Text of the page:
Christchurch-based artist Julia Morison has always resisted forgone conclusions in her art. Viewing her work is like starting to play one game and finding yourself pleasurably entangled in another, says Christchurch Art Gallery Te Puna o Waiwhetu Curator of Contemporary Art Felicity Milburn. a loop around a loop, a major exhibition surveying Morison’s practice that opens at Christchurch Art Gallery on 21 July, is no exception. Developed as an exhibition-and-publication project between Christchurch Art Gallery and Dunedin Public Art Gallery, it resists the usual, chronological order of the conventional survey and instead interlaces works from over 20 years of practice around an important new body of work made especially for the exhibition.
Gargantua’s Petticoat is one of the largest suites of paintings Morison has ever made. Teeming with intricate patterns drawn from historical costuming and the forms of the body, it has been described by co-curator Justin Paton, of Dunedin Public Art Gallery, as “giving spectacular new life to the exchange between formal order and imaginative discovery that animates Morison’s career”.
Morison regards all of her works as collaborations of some kind, and perhaps the most spectacular examples of this are the nine strangely elongated dresses from the Material Evidence: 100-Headless Woman series that elegantly precede the visitor into each space. These were created by Morison in 1997 with leading Australian couturier Martin Grant.
One of these dresses, a flowing garment “sown” with real grass, greets visitors at the entry to the exhibition. It will continue to grow and change throughout the show.
“To pick up the thread of Morison’s art is to enter a world of where the only rule is one of constant imaginative change,” Milburn says.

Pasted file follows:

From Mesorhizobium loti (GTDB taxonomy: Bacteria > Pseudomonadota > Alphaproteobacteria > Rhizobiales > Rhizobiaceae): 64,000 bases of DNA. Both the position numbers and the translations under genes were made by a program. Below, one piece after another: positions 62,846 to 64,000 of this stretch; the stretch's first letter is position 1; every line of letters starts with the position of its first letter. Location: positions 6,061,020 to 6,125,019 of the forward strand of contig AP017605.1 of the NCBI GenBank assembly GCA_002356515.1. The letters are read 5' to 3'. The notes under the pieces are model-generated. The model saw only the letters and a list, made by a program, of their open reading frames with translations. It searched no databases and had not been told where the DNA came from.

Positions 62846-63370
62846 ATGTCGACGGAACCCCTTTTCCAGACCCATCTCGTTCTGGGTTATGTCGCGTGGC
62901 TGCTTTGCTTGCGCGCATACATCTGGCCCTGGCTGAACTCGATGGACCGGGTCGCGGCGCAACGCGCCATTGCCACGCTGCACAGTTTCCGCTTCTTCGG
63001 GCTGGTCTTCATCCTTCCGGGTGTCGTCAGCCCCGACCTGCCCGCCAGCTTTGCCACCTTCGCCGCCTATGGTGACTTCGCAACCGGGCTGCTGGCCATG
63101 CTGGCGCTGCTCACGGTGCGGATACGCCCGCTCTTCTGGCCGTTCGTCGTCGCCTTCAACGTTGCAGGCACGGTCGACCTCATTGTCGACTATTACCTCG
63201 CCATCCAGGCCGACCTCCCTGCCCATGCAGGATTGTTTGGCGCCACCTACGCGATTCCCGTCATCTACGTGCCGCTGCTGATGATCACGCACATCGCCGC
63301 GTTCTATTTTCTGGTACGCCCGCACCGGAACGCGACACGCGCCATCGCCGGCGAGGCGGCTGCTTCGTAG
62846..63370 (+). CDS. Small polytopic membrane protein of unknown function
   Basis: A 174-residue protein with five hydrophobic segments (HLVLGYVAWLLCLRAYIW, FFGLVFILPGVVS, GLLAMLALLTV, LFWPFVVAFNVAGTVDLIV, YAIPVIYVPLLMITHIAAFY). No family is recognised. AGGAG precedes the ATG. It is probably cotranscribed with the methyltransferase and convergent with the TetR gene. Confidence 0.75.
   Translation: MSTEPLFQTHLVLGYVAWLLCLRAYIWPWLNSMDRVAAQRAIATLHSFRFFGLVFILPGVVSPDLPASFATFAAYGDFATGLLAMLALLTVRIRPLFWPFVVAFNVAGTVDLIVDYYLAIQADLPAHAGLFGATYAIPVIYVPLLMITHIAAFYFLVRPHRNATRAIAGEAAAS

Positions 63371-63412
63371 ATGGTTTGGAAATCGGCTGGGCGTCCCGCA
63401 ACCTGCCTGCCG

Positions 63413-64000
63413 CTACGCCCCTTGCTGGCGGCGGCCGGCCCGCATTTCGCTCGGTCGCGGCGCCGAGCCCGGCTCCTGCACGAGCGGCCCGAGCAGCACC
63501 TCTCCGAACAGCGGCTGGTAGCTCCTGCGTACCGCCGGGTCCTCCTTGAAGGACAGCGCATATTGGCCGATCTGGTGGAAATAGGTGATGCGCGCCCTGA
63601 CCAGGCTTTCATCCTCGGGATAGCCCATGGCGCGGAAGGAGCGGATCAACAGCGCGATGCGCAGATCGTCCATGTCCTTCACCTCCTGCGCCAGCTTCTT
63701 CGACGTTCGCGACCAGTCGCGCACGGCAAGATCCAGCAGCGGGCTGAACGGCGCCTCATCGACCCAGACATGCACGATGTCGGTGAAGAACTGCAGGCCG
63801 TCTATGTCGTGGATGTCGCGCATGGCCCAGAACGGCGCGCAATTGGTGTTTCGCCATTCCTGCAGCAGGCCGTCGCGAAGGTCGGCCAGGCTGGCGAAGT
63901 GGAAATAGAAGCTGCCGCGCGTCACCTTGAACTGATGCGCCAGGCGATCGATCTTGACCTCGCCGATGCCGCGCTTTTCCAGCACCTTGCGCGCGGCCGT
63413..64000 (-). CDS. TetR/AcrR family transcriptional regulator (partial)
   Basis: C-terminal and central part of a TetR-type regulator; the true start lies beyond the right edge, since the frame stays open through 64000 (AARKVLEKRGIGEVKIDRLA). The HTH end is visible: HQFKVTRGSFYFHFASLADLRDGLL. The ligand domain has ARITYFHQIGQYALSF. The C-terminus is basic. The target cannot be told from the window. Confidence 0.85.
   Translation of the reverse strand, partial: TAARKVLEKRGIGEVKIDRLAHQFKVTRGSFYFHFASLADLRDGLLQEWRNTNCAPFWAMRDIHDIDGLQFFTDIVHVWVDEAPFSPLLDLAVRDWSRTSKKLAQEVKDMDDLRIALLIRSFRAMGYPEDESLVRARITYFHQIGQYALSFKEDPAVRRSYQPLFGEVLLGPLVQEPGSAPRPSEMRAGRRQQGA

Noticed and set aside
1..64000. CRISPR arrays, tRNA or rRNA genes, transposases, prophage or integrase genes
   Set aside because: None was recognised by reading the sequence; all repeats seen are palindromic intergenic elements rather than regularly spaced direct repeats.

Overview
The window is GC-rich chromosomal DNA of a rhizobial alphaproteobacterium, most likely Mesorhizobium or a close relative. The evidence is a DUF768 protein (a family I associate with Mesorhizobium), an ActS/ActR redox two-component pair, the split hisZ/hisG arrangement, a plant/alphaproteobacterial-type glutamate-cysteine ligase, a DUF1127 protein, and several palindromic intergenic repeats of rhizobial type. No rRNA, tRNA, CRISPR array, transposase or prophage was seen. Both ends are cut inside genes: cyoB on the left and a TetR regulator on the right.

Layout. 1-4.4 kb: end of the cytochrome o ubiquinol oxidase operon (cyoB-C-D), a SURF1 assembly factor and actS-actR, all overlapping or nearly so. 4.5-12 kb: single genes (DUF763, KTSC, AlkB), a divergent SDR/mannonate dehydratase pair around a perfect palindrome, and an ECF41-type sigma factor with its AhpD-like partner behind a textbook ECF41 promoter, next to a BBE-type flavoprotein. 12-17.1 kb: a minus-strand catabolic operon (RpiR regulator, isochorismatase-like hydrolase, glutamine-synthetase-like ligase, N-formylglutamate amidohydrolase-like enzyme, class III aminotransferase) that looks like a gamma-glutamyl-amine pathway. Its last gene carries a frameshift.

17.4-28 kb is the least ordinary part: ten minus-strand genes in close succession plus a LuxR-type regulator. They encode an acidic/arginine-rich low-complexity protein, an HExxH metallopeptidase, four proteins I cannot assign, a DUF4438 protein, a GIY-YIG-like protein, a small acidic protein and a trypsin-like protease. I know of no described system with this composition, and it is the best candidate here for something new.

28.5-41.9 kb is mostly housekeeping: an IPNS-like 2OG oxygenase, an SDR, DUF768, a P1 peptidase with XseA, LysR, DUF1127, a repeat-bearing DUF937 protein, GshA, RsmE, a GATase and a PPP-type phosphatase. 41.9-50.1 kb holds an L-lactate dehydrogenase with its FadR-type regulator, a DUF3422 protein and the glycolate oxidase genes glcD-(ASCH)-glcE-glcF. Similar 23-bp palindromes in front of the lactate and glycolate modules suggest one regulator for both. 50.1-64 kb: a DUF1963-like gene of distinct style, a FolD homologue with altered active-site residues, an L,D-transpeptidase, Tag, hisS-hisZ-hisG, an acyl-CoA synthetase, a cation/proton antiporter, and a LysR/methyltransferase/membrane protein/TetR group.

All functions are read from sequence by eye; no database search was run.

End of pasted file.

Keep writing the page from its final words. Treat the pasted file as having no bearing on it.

“Visitors can decide whether they enter the Gallery through the austere, geometrical, formal room, where precise, cross-referenced systems seem to decipher and catalogue the known world, or via the route of surreal fantasia, where forms twist and morph like mutating bodies and endlessly evolving streams of consciousness”
“a loop around a loop shows how Morison circles and recycles ideas to take in different concepts. There is never a straight path from A to B.
“Whichever direction you decide upon, your loop will lead you through 20 years and 11 major series by one of New Zealand’s most playful and inventive artists,” she says.
“Any conclusions drawn are yours alone; Morison generously leaves us free to put the pieces together – or take them apart – however we choose.”
Milburn says Morison is an “artist at the peak of her career who is creating some of her most exciting work right now.”
Fair and gay goes Lent away
from Gobsmack and Flabbergast series 2005
Julia Morison. Collection of the artist